I've just accepted a job offer with Illustrative Math as a Students with Disabilities Supports Writer for High School Curriculum ... and Illustrative math is an Open Educational Resource so yes, I can share :) (I included their middle school exponents lessons in my Adult Ed OER project with Power In Numbers here: )
I'm ... well, I'll believe it when the paperwork goes through :) ... but I'm really excited about helping make math more accessible to more students with this conceptual, "problem-based" curriculum. And it's open :) :)
This new position sounds like a fun adventure!
I'm really excited about working w/ other folks to get good stuff out ... and it'll be open so I can share share share and people can adapt, revise, create :)
This sounds wonderful --both for you, Susan, and for the field! Congrats!
Cheers, Susan Finn Miller
I love Illustrative Math! They offer such great lessons and activities. Best wishes to you!
I'm still in the "maybe it won't happen somehow" stage because I the lessons and activities look so good ... and I keep hearing from teachers who are using them and liking them and that it's bringing all their learners into active cognitive engagement... and a team of folks could make it even more accessible for students who've got some extra time to build their knowledge.
What I find interesting is the delivery. They did a webinar on the upcoming HS program (here: https://www.illustrativemathematics.org/curriculum/im-algebra-1-geometry-algebra-2-curriculum/ )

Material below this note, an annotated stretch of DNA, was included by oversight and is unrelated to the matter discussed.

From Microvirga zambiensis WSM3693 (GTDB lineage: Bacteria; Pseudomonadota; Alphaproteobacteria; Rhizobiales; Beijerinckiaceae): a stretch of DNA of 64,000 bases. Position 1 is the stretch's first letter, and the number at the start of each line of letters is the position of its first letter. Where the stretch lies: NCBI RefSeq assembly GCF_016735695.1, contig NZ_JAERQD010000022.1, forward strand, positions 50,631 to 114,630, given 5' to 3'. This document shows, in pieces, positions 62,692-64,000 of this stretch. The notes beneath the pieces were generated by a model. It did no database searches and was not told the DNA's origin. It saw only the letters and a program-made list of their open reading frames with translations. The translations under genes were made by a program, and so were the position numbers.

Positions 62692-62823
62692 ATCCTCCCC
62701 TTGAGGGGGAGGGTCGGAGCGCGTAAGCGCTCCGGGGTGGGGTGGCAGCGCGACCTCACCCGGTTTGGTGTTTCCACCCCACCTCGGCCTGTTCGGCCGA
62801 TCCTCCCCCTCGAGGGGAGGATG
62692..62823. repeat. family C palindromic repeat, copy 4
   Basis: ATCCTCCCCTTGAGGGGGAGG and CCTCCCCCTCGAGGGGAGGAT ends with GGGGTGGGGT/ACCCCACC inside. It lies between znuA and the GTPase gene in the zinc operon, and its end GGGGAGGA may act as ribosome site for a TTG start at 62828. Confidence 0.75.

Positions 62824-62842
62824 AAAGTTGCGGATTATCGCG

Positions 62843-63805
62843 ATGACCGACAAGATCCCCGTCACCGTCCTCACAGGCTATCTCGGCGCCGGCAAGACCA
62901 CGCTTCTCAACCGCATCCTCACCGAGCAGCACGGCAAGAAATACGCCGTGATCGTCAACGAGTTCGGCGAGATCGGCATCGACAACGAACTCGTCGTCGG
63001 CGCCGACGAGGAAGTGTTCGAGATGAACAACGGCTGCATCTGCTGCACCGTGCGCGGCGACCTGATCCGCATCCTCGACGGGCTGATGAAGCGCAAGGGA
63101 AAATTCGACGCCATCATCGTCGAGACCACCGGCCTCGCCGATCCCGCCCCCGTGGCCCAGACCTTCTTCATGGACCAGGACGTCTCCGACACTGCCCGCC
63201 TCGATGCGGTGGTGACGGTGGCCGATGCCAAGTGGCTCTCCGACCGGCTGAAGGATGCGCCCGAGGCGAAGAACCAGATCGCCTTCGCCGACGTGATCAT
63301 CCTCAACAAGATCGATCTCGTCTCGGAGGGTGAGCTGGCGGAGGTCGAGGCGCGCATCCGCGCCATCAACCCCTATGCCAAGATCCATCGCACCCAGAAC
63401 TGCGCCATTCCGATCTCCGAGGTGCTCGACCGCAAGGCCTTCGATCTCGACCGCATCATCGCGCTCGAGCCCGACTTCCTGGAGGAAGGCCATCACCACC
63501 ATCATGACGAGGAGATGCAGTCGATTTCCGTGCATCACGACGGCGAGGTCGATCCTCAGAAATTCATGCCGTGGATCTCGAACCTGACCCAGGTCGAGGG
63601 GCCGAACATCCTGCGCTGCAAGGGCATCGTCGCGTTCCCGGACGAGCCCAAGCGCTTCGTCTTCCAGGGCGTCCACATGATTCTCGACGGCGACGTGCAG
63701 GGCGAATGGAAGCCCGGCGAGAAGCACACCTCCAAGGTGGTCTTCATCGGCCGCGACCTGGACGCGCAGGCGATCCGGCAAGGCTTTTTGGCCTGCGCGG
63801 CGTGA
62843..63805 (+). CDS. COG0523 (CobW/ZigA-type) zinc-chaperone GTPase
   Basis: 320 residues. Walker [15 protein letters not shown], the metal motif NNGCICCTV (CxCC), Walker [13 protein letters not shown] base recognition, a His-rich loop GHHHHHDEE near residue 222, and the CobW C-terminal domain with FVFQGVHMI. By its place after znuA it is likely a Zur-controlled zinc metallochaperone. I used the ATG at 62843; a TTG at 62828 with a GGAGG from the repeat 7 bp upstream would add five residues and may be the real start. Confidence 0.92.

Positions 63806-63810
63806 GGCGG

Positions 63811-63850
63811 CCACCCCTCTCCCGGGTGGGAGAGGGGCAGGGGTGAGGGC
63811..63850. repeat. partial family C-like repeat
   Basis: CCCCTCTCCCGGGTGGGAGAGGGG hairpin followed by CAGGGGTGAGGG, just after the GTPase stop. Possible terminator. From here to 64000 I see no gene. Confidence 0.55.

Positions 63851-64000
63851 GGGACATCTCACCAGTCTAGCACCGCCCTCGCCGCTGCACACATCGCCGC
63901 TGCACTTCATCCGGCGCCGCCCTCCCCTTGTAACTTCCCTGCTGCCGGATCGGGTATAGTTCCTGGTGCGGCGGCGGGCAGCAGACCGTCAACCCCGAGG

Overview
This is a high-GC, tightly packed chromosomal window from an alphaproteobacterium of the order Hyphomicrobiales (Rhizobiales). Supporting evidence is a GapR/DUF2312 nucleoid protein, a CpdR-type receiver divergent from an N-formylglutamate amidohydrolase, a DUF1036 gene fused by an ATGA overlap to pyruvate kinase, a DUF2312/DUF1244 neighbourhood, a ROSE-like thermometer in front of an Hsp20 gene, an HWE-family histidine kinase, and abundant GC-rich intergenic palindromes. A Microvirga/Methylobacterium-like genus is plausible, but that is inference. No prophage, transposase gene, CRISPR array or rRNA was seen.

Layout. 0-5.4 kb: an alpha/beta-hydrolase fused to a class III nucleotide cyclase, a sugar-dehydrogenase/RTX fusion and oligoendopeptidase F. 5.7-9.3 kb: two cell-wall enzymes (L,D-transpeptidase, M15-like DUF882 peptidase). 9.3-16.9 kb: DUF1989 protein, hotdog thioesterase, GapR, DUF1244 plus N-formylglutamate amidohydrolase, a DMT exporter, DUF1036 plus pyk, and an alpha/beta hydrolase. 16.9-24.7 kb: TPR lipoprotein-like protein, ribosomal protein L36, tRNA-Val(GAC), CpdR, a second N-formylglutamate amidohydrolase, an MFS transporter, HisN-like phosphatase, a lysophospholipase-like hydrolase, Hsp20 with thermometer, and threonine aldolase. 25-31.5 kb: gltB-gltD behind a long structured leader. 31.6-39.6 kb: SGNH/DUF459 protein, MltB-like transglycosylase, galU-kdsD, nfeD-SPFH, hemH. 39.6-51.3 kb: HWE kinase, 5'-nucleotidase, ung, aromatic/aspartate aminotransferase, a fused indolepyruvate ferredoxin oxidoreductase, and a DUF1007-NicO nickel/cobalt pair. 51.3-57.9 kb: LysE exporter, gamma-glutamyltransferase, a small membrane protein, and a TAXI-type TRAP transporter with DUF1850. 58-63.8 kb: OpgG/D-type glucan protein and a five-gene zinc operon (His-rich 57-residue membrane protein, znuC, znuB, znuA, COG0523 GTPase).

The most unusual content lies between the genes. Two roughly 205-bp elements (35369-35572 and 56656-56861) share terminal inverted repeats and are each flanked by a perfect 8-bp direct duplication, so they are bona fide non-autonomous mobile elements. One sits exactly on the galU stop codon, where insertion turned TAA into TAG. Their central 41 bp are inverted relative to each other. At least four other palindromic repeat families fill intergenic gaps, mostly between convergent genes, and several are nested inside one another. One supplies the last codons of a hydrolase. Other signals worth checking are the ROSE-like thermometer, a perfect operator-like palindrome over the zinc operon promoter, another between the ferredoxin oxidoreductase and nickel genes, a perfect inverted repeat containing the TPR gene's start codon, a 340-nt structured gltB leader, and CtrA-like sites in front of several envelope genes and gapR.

and posted answers to questions here: https://www.illustrativemathematics.org/im-aga-math-talk-with-the-authors-webinar-qa/
Now, the materials are supposed to be "CC-BY" which is pretty close to wide open -- people can reuse, revise, etc. as long as they give credit. SOmeone asked if it's free and ... "You can access some of the teacher materials on the IM demo site (assessments and practice problems are missing). There are three companies that offer a certified version of the high school curriculum. One of those partners, Kendall Hunt, does does provides a free digital version of the curriculum." I'm thinking of Eureka Math, another open Math curriculum... and that a real downfall is that if you look around... answers are online (a parent whose kid's school uses it told me she hates doing it but sometimes she gets so confused that she just does it to save her kid the stress...). The evolution of "open" is fascinating ;)